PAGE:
by: Grace Homan
What do you picture when you think of a femxle prison? What do you picture when you think of male prison?
In class, we tried this experiment. Associations with men’s prisons included violence toward each other, tattoos, gangs, kidnappings, etc. For womxn’s prisons, associations were made with shopping-related crimes, less violence than men’s prisons, etc.
Well, were our conjectures accurate? Two documentaries of prisons—one for men and one for womxn— help answer this question.
Womxn’s Prison: Baadba
In Baadba, the womxn appear very mentally well: they smile, welcome the camera crew, and talk about their pasts without hesitation or violence. In a powerful shot of the womxn posing, yet appearing oblivious, their voiceovers state “I am a criminal.”
“What crimes did they commit?” you may ask. “Perhaps shoplifting?”
No. Multiple of these womxn explain that they were forced into arranged marriages with relatives against their consent. Within these relationships, they were abused and humiliated—as such, some of them murdered (“stabbed” give a specific example) their abuser.
They explain that they were taught that a real womxn is submissive, allowing her partner to torment and beat her.
By that logic, one can conclude that these womxn are in prison for denying the norms of a “typical womxn.” Hmmmm. I don’t know about you, but that just doesn’t sit right with me.
Men’s Prison: Folsom State Prison
In the male prison, the documentary crew visited a massive group therapy session. Men sat and or stood in circles, listening to and recounting mistakes.
Some men cry, one stating “I’ve been trying, there’s nothing I can do, man.” Others become confrontational such as one man pointing his finger in another persons face sternly expressing “Who are you to judge me?”
These sessions appear extremely intense, to say the least. However, these men all share the same sentiment: they want to become “the man they are supposed to be”—whatever that means.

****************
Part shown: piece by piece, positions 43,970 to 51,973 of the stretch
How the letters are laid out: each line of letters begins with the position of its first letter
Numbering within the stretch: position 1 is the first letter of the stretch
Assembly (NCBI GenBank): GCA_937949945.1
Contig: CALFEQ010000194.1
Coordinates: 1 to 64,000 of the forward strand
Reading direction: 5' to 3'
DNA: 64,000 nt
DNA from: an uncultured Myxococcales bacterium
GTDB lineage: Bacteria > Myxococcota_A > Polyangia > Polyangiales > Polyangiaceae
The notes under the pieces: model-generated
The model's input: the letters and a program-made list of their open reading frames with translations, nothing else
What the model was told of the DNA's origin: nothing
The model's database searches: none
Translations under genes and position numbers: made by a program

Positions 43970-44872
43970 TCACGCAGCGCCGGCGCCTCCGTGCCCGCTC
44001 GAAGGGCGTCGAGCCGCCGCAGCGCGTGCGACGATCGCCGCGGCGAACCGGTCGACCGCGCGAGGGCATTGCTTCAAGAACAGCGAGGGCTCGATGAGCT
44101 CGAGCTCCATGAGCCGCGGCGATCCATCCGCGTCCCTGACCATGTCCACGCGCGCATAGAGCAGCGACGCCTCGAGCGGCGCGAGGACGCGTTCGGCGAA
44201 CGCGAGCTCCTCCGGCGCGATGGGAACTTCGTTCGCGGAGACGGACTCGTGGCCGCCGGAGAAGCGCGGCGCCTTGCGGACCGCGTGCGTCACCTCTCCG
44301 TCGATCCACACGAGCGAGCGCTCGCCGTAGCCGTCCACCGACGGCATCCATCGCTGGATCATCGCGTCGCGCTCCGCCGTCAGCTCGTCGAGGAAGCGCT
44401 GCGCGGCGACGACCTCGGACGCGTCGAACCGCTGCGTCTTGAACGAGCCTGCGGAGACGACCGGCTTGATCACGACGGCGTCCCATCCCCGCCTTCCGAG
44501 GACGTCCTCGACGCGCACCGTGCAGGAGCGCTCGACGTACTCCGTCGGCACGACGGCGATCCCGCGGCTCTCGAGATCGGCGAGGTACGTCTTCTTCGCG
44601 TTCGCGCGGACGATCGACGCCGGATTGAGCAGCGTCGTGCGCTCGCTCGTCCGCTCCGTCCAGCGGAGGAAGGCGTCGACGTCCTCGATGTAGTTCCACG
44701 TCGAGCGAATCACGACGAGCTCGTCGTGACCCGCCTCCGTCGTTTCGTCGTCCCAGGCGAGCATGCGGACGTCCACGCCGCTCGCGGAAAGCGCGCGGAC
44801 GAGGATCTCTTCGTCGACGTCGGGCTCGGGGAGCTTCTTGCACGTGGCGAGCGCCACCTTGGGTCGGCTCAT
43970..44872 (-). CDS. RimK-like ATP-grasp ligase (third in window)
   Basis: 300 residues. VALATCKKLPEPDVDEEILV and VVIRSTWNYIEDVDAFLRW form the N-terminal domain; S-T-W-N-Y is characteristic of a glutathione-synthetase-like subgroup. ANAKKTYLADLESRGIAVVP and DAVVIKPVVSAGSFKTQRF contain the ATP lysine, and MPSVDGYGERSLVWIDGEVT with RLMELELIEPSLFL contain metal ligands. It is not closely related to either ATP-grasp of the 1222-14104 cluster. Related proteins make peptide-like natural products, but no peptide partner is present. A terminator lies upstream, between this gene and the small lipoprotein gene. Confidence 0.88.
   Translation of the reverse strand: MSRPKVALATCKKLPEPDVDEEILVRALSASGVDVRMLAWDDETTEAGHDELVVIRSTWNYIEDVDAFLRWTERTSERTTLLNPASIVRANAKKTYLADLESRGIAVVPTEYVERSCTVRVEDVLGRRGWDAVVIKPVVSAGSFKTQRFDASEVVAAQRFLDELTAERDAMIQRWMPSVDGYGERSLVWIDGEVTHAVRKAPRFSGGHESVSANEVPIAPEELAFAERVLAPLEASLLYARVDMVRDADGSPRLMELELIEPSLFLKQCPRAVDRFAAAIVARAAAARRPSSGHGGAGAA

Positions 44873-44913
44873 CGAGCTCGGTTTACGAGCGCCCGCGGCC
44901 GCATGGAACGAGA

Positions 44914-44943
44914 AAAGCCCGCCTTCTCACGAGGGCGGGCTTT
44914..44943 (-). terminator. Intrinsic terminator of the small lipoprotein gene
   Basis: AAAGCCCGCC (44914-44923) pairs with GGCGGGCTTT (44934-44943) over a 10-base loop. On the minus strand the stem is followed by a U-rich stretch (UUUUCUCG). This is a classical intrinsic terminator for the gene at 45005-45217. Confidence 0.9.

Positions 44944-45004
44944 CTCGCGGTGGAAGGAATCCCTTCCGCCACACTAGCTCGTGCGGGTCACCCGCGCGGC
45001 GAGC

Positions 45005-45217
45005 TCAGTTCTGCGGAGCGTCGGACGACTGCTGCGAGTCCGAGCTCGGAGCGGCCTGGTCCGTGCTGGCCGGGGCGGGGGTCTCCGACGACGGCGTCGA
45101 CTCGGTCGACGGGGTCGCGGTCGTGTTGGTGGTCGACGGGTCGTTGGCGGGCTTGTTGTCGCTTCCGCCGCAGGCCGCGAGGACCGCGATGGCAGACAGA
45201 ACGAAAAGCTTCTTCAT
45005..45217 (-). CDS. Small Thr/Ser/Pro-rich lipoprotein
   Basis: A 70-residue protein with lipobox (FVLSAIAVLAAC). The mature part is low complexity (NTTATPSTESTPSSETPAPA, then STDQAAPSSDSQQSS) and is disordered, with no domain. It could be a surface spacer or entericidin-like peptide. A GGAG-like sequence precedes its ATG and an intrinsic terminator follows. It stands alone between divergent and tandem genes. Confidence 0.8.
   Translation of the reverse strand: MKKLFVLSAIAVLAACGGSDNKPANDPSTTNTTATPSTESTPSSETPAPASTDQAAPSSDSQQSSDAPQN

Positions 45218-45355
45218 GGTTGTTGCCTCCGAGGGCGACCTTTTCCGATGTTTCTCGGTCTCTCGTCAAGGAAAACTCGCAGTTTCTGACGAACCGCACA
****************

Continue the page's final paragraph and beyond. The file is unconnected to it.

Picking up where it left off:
Compare & Contrast
In the male prison, we saw a lot more physically obvious emotion such as crying, screaming, falling down, etc. In the womxn’s prison, the womxn appeared—on the surface—quite happy. They smiled as they welcomed the camera crew to their “home” and did not shed any tears when recounting seemingly traumatic events.
Both prisons involved individuals who worked together to change; they both express their desire to become a “real man/womxn” (again, whatever that means) implying that doing so will fix the problems that sent them to prison in the first place.
Implications in Society:
Society reflects prisons in a less obvious, more mundane manner: womxn and men are punished for defying gender norms. For instance, when a womxn stands up to her abuser, she is often told she is lying or ruining someone’s life. Conversely, if men don’t participate in harmful behavior such as “locker-room talk,” they are berated and humiliated.
These documentaries opened my eyes to see a much more realistic perspective of prisons. In a lot of ways, they brought to life this concrete conjecture of prisoners—that we all possess to some extent in our subconscious—and challenged its premises. These “prisoners” are human beings—with emotions, trauma, and different circumstances—who are we to judge them? After all, some of these womxn did what they did to survive. Not only is the prison system f*cked up, but the constraints on gender roles in society clearly are too, since those constraints are what the people in prisons attributed their “crimes” to.
We need to re-evaluate prisons, how we view the people in them, and how society fuels the existence of the cruel system to which they reside.